Feb 7th 2019
Watching a sophisticated democratic society knowingly walk into a predictable and avoidable national disaster is a rare and alarming experience. Most British politicians are well aware that leaving the European Union with no agreement on the post-Brexit relationship will cause enormous damage to their country. They are not sleepwalking into the abyss; their eyes are wide open. A minority of deluded ideologues doesn’t mind the prospect of Britain crashing out of the EU with no deal. A few chauvinist dreamers on the right, egged on by sections of the press, believe that the bulldog spirit of Dunkirk will overcome early setbacks and Great Britain will soon rule the waves again as a great quasi-imperial power, albeit without an empire. Neo-Trotskyists on the left, including Jeremy Corbyn, the leader of the main opposition Labour Party, seem to think that catastrophe will spur the British people to demand true socialism at last.
Feb 4th 2019
We’re off to the races - the 2020 presidential races, that is. Since the beginning of the year, at regular intervals, new candidates have been coming forward to announce their intention to compete for the presidency. Some are interesting and/or exciting, while others frankly leave me scratching my head and asking “What are they doing? How on earth do they think they’re going to be elected?”      
Jan 29th 2019
Extract: "As it happens, on that Friday night when Trump buckled, I was at a restaurant where Pelosi and her husband, Paul, were dining with another couple. When the House Speaker left her table, customers and staff alike applauded her. A waitress standing beside me was nearly in tears. She choked out, “We need someone who will fight for us.” "
Jan 28th 2019
Recognizing that opinion in Parliament is moving strongly against leaving the EU on the terms proposed by May, with a growing number of members even in favor of a second referendum to test whether we should leave at all, some right-wingers have flirted with the idea of trying to close down the House of Commons for a time. They want the government to be able to get its own way without any democratic opposition. It is a sign of their desperation to get Britain out of the EU whatever the constitutional or economic cost. Is May prepared to get to grips with this? If she runs away from the task, despite growing Parliamentary unease about the path we are on, Britain is in big trouble.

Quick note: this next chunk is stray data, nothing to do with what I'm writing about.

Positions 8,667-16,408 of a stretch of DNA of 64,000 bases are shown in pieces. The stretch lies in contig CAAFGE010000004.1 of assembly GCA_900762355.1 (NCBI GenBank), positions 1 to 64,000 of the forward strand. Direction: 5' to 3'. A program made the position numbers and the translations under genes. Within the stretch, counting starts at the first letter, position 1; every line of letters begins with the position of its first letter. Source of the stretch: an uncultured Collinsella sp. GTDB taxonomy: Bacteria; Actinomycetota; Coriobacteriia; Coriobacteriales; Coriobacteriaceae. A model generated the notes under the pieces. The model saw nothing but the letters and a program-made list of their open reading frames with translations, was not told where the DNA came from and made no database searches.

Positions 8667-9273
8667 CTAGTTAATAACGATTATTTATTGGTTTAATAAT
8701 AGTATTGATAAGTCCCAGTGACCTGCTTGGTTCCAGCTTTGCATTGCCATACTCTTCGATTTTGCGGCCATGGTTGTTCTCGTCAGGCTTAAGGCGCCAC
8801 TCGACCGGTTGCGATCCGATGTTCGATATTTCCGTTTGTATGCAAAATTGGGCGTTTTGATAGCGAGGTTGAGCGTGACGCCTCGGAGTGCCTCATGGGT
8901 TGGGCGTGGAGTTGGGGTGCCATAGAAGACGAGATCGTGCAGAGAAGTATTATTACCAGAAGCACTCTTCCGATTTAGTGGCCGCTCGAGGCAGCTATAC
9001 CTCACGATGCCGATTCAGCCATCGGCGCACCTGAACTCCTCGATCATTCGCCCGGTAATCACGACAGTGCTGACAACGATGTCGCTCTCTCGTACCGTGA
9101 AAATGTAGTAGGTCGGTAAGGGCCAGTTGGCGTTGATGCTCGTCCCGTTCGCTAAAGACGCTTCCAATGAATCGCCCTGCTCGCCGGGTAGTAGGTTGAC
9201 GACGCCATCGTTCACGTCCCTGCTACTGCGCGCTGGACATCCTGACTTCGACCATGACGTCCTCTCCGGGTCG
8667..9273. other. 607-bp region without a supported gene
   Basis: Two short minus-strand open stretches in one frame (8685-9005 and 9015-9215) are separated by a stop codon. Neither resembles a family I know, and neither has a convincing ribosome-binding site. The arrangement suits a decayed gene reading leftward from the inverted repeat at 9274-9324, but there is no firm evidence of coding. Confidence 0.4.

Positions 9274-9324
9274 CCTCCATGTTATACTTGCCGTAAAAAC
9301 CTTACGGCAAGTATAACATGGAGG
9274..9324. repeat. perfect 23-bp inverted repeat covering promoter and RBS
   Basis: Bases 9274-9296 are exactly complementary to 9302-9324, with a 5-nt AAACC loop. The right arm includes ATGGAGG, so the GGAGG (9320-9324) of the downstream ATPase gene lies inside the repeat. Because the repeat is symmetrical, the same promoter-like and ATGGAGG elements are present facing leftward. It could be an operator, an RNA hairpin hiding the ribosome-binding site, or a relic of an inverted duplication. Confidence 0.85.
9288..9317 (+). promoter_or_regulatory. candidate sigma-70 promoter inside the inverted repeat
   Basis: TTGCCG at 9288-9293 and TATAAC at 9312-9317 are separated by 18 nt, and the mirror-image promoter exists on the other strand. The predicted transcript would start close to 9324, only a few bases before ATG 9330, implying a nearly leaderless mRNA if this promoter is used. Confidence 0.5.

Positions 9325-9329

Jan 25th 2019
At the end of last year, Russian President Vladimir Putin announced that Russia had completed final testing of an “invincible” new hypersonic nuclear-capable missile, the “Avangard,” calling it “the best New Year gift” for his country. With Putin seeming to up the ante on his increasingly frequent doomsday rhetoric, should the world be bracing itself for a nuclear conflict?................In recent months, popular support for Putin in Russia has declined sharply, with his approval rating falling from over 76% to 66% in the second half of last year. At the same time, a kind of neo-medieval thinking, focused on the restoration of autocratic monarchy and the supremacy of the Orthodox Church, has been gaining prominence in Russia. Putin’s fire-and-brimstone rhetoric may actually reflect the mindset of these fundamentalists, who view nukes as a “practical solution” to the world’s problems.
Jan 24th 2019
Over the past three decades I wrote more than two hundred articles about Israel, envisioning it to be a democratic state, independent and free, a champion of human rights, a force of unity for world Jewry, united in its citizenry, admired by its friends, envied by its detractors, and above all at peace with the Arab states and especially with the Palestinians. My vision about Israel was founded on my deep sense of the Jews’ turbulent and tragic history and their yearning for a home of their own in which to live in peace and security. As the years went by, I became increasingly disillusioned with Israel’s endemic political disunity, its inability to resolve the conflict with the Palestinians, the growing public complacency, the loss of the country’s unity of purpose, and the abandonment of its moral responsibility.
Jan 22nd 2019